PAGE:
There may be a professional foreign-affairs reporter who believes that events in his field have a neat beginning, middle and end, but I haven't met one.

There may be also be a reporter who has avoided writing or broadcasting about at least one foreign-policy matter as though it were conclusive - the end of the story - out I haven't met that person either.

The latter statement goes a long way toward explaining the wide gap between the American public's perception of foreign affairs and the reality of foreign affairs today. The former statement continues to offer the hope that the gap can be closed.

There is immense pressure working against that hope. Most Americans are conditioned by their nation's history to believe that any problem can be solved. Failure to produce a speedy solution, no matter how complex situation, is usually regarded as an admission of error, the result of inept policy or worse. The frontier was conquered and the land shaped to our needs, after all, and thus all problems should be equally susceptible to the ax and the bulldozer.

It doesn't seem to matter that our daily lives contradict such tidy certainties, or that virtually all of us eventually learn that nothing is permanent, whether good or bad. What we want from our government at home and abroad is at least the pretense of quick success and lasting answers.

Many politicians are eager to feed that appetite. It happens to be one that is extraordinarily tempting to the policy-maker as well. A "success" today, no matter how cosmetic or temporary, gives the government time and room to maneuver tomorrow.

It is against that background that another, equally insatiable appetite should be examined for clues as to why the public is confused about foreign-policy realities. I am speaking here of the daily news cycle. It requires "new" news twice a day and definite, compact assessments every evening. Most reporters worth their salt resist its demands; hardly any reporter consistently escapes them. The forms and conventions of daily journalism often presents as solid an obstacle to public comprehension as any conscious policy of governmental news management could erect in this open society.

How many "breakthroughs" have been heralded by how many reporters about how many negotiations that eventually went nowhere? How many "final" settlements have been proclaimed only to evaporate in weeks or months? Or, conversely, how many talks have "collapsed" one day only to be revived, apparently miraculously, the next?

Just a few months ago reporters covering talks in Tanzania between Secretary of State Cyrus Vance, British Foreign Secretary David Owen and leaders of the Rhodesian Patriotic Front managed to use the words "stalemate," "breakdown" and "success" in three turns of the news cycle. Months later, the search for peace in that torn area goes on.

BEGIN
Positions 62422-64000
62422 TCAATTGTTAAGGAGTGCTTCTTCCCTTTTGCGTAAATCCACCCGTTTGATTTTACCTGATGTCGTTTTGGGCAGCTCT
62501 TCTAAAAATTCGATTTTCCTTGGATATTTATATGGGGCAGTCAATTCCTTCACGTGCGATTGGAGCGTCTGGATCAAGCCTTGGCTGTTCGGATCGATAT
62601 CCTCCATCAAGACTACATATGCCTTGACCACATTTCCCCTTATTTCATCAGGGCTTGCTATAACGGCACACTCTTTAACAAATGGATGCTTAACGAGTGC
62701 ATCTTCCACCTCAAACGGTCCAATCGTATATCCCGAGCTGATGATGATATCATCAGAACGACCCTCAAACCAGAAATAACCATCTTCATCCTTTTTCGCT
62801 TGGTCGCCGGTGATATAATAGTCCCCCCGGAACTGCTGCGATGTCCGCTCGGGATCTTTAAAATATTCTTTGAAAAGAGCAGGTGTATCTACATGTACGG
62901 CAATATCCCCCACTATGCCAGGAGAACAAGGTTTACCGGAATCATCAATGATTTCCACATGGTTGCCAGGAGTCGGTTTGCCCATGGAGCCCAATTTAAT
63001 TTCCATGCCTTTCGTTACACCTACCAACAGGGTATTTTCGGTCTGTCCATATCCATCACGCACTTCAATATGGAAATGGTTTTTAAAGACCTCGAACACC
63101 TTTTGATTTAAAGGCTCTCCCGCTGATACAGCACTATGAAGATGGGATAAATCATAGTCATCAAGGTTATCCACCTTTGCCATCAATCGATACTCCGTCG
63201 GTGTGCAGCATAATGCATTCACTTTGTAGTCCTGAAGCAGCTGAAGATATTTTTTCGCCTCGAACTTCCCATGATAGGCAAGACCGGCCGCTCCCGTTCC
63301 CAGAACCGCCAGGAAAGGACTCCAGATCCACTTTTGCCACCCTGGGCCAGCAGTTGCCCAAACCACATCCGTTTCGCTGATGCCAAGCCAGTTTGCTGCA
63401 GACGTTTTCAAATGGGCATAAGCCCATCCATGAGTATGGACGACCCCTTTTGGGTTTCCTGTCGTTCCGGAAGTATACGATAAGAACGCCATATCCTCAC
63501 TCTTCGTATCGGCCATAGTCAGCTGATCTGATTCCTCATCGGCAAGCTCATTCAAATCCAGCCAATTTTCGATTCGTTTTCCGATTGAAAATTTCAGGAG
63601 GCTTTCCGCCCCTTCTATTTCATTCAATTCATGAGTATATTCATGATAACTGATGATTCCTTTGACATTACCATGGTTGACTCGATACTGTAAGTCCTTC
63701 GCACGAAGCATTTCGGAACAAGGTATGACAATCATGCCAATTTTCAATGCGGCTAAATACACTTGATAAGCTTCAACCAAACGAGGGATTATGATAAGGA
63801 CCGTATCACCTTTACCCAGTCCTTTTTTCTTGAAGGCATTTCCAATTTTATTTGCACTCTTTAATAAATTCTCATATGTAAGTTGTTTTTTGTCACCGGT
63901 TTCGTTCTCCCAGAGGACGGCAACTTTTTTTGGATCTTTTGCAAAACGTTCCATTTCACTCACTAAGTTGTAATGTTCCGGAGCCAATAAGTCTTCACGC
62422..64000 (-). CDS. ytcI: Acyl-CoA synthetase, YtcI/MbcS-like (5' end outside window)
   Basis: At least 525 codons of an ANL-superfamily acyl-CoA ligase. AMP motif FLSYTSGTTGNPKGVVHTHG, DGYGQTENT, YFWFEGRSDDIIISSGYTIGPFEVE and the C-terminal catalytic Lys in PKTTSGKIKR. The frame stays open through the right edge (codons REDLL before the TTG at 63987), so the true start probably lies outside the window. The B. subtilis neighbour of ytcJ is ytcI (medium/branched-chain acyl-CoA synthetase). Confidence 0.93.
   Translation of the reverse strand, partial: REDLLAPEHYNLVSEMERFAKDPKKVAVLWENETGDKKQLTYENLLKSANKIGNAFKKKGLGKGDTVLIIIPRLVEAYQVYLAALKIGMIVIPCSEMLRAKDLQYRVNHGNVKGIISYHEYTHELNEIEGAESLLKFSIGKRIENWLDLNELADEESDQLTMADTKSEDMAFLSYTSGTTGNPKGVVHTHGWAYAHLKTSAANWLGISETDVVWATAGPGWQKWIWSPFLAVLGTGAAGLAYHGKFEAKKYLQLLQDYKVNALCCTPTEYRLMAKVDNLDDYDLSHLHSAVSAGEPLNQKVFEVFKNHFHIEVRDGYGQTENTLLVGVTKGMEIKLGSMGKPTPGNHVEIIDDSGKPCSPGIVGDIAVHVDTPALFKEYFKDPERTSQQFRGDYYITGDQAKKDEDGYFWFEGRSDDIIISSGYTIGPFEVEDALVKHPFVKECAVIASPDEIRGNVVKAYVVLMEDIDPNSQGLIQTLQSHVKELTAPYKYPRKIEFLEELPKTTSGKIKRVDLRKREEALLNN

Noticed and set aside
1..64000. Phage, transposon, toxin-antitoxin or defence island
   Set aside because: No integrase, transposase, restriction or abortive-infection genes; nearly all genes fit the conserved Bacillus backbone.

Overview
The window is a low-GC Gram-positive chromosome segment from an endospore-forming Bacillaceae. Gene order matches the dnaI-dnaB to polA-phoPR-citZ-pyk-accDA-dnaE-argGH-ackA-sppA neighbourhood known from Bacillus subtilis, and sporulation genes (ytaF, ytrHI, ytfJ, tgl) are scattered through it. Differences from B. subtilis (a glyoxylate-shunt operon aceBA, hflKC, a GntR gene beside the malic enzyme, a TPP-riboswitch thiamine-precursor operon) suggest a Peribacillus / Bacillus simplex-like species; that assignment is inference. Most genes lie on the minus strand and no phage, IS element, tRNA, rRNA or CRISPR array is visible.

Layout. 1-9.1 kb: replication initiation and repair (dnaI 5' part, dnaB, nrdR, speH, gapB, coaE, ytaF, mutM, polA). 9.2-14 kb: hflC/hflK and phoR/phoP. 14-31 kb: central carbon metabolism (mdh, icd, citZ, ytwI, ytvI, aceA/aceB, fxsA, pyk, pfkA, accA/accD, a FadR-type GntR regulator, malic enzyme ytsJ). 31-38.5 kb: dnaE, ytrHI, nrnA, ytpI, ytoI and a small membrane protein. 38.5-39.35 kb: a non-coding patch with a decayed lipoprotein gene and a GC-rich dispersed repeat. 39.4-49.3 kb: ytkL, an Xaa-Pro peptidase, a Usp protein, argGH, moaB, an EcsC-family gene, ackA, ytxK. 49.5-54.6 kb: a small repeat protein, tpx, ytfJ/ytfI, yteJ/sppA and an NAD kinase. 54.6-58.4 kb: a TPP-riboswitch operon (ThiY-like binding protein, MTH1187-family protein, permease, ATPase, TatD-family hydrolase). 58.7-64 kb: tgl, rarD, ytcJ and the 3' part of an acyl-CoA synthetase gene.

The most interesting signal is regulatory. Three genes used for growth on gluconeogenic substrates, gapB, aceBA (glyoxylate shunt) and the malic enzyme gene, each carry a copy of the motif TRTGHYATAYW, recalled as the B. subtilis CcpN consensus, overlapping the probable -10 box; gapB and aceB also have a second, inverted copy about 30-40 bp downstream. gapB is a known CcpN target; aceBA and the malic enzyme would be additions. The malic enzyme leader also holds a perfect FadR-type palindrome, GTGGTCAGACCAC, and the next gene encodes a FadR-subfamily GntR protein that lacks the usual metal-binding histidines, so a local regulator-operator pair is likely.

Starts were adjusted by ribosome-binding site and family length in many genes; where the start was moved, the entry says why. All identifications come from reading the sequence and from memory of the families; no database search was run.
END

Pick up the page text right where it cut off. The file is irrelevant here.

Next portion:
Bad or misleading stories are, as often as not, based on bad information provided to reporters. They must contend with everything from evasive press secretaries to self-serving statements from virtually everyone in any international forum. That said, however, it is time for reporters and editors-along with publishers and station managers-to rethink the way foreign-affairs news is too often covered and presented.

A starting point for the reevaluation process would be the truism, which happens to be true, that continuity is the rule in foreign policy and process the essential ingredient. Today's succeess leads to new problems tomorrow. There are no final solutions in diplomacy. A goose may awaken to a new world every day. Journalism should not.

A second stage along the way would be a close look by editors, publishers and producers at what I modestly call Carter's Law of Foreign Affairs Reporting. Briefly put, it is this: The hotter the lead, the more prophetic or predictive the information, the more leery of the story the news desk should be. Nothing is as simple as some reports make it appear; nothing is so complex that the complexity should be ignored for the sake of 90 seconds of punchy impact.

Finally, the gatekeepers of the news in this country should trust their foreign correspondents more and give them the space and time to prove that the trust is well-founded. Instead of forcing journalists to duplicate every piece of transient, if colorful, fluff turned up by someone else, give them their heads-or replaced them with those better qualified. Don't allow Greshem's-Law to operate on the tube and on the page: the incomplete, but sexy stories driving out the solid, thorough ones.

The United States is deeply involved in the world. Its people deserve to know and understand what their government and other governments are doing, why they are doing it and what it means. Governments have their own inherent, obvious reasons for wanting to shape the news, a fact of life not worth more than a passing glance.

Journalism should not contribute to the misunderstanding and misperception that abound simply because "that is the way things have always been done."